Potato and Corn Chowder

Look, I found a potato! 

Look, I found a potato! 

Cooking on the road has been both fun and challenging.  One of my favorite activities in a foreign country is checking out the grocery store.  Even in a place like New Zealand where English is spoken and many things we eat in America are available, you still find odd things.  They don't refrigerate eggs (this was true when we lived in London as well).  Plus, they are labeled as "caged" or "cage-free," which cracks me up.  I can imagine the marketing meetings where you discuss labeling your eggs "caged" in a way that appeals to consumers.  They sell sliced lamb for lunch meat alongside the turkey and ham.  Feoija is a common fruit (it tastes like guava).  The yogurt is delicious here (equivalent to or better than Noosa).  Bell peppers are called capsicum.  Grocery stores sell craft beer and have a large wine section.  I have no concept of how much food I'm asking for when I purchase anything from the deli, seafood, or meal counter, nor do I understand how much it costs (hello, metric system).  I can't wait to explore the grocery stores in Japan.

This isn't the best example, but what the heck is a "Muffin Texas Loose."  This seems like English language translation gone awry, but there wasn't any translation involved!  I certainly don't know what a Texas muffin is.

This isn't the best example, but what the heck is a "Muffin Texas Loose."  This seems like English language translation gone awry, but there wasn't any translation involved!  I certainly don't know what a Texas muffin is.

The difficulty with cooking while we travel is that we are often only in places for a few days.  We can't stock up on food and have to be sure we can move excess food wherever we go next (we are constantly trying not to waste food).  I also don't have many spices and pantry staples at my disposal and, again, am trying not to accumulate anything.  We frequently grocery shop before we've seen our next home, which means I don't always know whether the kitchen will be bare bones or well-equipped.  

As a result, we often grill meat and have simple sides.  Pasta is a staple and I try to be creative with what we add - Kalamata olives, tomatoes, and feta one night and sausage, basil, and mozzarella the next.  Stuffed peppers have actually proven to be quite simple. I purchase instant Mexican rice, canned black beans, and fresh or frozen corn for the stuffing, plus some shredded cheese to sprinkle on top.  Last night, I made a simple gado gado sauce and we made veggie bowls with quinoa, steamed broccoli, roasted vegetables (pre-cut so we had a variety), and red pepper.  

This was my first experience digging for potatoes.  They seem to just appear in the dirt without being attached to anything.  It was quite satisfying digging around for them.

This was my first experience digging for potatoes.  They seem to just appear in the dirt without being attached to anything.  It was quite satisfying digging around for them.

Blythe succeeded in digging a few potatoes despite her unwillingness to put down her water bottle.  

Blythe succeeded in digging a few potatoes despite her unwillingness to put down her water bottle.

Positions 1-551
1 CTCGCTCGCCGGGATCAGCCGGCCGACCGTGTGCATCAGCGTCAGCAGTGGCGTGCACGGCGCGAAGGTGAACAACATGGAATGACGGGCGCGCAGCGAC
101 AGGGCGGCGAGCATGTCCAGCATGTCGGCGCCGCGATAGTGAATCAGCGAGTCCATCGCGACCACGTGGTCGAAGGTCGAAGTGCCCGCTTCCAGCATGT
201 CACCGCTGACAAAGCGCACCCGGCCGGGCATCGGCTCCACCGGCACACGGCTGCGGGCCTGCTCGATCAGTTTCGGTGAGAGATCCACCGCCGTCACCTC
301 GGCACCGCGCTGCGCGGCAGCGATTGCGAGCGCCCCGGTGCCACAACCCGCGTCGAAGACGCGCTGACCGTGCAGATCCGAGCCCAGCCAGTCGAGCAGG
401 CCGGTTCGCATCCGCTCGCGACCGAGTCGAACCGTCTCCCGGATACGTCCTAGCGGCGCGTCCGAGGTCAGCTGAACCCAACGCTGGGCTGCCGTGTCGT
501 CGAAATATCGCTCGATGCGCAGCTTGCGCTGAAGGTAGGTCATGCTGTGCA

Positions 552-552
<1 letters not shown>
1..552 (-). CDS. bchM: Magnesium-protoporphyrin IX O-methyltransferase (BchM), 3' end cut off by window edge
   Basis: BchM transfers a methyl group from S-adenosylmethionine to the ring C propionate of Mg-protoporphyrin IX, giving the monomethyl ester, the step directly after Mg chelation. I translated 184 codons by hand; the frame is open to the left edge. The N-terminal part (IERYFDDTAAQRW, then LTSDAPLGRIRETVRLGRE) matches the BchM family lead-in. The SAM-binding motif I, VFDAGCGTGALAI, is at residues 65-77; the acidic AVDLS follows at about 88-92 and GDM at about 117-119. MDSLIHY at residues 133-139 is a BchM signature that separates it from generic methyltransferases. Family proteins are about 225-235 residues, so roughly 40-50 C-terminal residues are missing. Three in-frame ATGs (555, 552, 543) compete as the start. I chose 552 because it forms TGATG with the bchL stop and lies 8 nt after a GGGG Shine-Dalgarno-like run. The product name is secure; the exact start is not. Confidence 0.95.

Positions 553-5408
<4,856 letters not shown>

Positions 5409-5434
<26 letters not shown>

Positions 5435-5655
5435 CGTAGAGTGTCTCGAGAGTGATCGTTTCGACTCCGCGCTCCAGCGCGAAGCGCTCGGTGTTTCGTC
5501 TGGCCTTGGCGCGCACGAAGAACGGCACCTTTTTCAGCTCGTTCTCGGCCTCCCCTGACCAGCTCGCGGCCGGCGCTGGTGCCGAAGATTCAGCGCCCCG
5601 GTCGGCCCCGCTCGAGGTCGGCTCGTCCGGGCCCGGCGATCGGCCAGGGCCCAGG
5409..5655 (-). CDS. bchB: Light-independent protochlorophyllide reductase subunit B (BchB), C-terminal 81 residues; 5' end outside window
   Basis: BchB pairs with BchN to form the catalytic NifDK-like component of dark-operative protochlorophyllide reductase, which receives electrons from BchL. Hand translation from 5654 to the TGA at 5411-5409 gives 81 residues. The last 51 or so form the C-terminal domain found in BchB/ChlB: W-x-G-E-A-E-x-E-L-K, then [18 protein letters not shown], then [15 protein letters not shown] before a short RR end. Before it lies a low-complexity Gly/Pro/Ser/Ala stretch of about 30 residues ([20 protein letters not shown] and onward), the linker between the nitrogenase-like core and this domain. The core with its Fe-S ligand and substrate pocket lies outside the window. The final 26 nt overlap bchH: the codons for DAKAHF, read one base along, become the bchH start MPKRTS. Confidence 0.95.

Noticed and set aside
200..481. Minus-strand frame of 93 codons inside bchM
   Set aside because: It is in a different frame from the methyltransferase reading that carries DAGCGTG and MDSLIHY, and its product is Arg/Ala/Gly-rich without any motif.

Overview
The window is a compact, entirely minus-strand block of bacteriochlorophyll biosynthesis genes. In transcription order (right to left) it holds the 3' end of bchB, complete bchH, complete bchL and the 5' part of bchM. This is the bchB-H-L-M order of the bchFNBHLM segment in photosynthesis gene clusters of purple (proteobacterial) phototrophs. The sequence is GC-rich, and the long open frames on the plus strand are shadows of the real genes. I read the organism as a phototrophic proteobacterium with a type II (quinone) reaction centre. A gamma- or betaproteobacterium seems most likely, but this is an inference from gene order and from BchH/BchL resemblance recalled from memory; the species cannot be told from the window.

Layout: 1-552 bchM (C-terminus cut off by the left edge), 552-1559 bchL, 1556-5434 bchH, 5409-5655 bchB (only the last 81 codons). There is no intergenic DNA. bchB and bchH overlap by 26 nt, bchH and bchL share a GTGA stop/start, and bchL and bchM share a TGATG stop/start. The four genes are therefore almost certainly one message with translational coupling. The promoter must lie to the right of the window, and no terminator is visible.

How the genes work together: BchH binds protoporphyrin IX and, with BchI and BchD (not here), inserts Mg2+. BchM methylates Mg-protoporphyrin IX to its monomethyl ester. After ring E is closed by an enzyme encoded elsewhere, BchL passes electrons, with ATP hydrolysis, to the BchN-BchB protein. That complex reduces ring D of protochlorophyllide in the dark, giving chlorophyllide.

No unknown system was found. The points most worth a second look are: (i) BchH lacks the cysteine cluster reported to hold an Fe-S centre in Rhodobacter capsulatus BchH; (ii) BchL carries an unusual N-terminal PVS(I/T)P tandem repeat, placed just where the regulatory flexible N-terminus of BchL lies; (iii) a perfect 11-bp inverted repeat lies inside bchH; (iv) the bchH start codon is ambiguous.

WWOOFing was fantastic for getting back into the cooking groove because I did have a fully pantry and spice rack, plus all of the fruits and vegetables on the farm available to me.  One night we were contemplating what to have for dinner and didn't want to have corn on the cob for the 3rd night in a row.  I knew we had potatoes as well, so I made Potato & Corn Chowder for the first time.  It was a cold, rainy day on the farm and the chowder was warming and delicious.  

One note about the broth used in the chowder - I was inspired by Mark Bittman's corn chowder recipe and didn't want to just toss my corn cobs, so I added them to my broth to enhance the flavor.  If you make this with fresh corn, consider bringing your broth to a simmer in a separate saucepan with the corn cobs in the broth.  It doesn't create extra work other than one additional pan to wash.  If you are using frozen corn, just skip this step and add the chicken broth as is.

Potato and Corn Chowder
Recipe inspired by The Food Network and Mark Bittman
Yield = 6-8 servings

Ingredients

  • 1 tablespoon butter
  • 1/4 pound bacon, diced
  • 1 cup chopped onion
  • Kosher salt and black pepper
  • 1 tablespoon minced garlic
  • 2 tablespoons flour
  • 4 1/2 cups chicken broth
  • 4 cups peeled, finely diced all-purpose potato
  • 4 cups fresh or frozen corn kernels (4-5 ears of corn)
  • 1 cup half-and-half or whole milk
  • 1/2 teaspoon dried thyme
  • Pinch of cayenne pepper

Preparation

1. Shuck corn, and use a paring knife to strip kernels into a bowl.  Set kernels aside.  Put cobs and the chicken broth in a pot; bring to a boil, cover, and simmer while you continue preparing the chowder.  Remove the cobs prior to adding broth to chowder.   

2.  Put the butter into a heavy-bottomed pan (such as Le Creuset) and melt over medium-high heat. Add the bacon and cook till crisp. Scoop out the bacon and drain on paper towels; set aside.

3. Pour off all but 1/4 cup of fat from the pot. Add the onions, seasoning them with salt and pepper. Cook till soft; add the garlic, cooking it all for 1 minute more.  Sprinkle the flour over the onions and stir to combine.  Add the broth and potatoes.  Cover the pot and bring to a boil; then lower the heat and simmer for 10 to 12 minutes, or till the potatoes are tender. Add the corn. Cover and simmer 5 to 6 minutes longer to blend the flavors.

4. Stir in the half-and-half or whole milk. Season with the thyme, cayenne, salt, and lots of freshly ground black pepper to taste.  Sprinkle with the bacon bits and serve immediately.

* This could easily be made into a vegetarian dish by substituting vegetable broth/stock and omitting the bacon.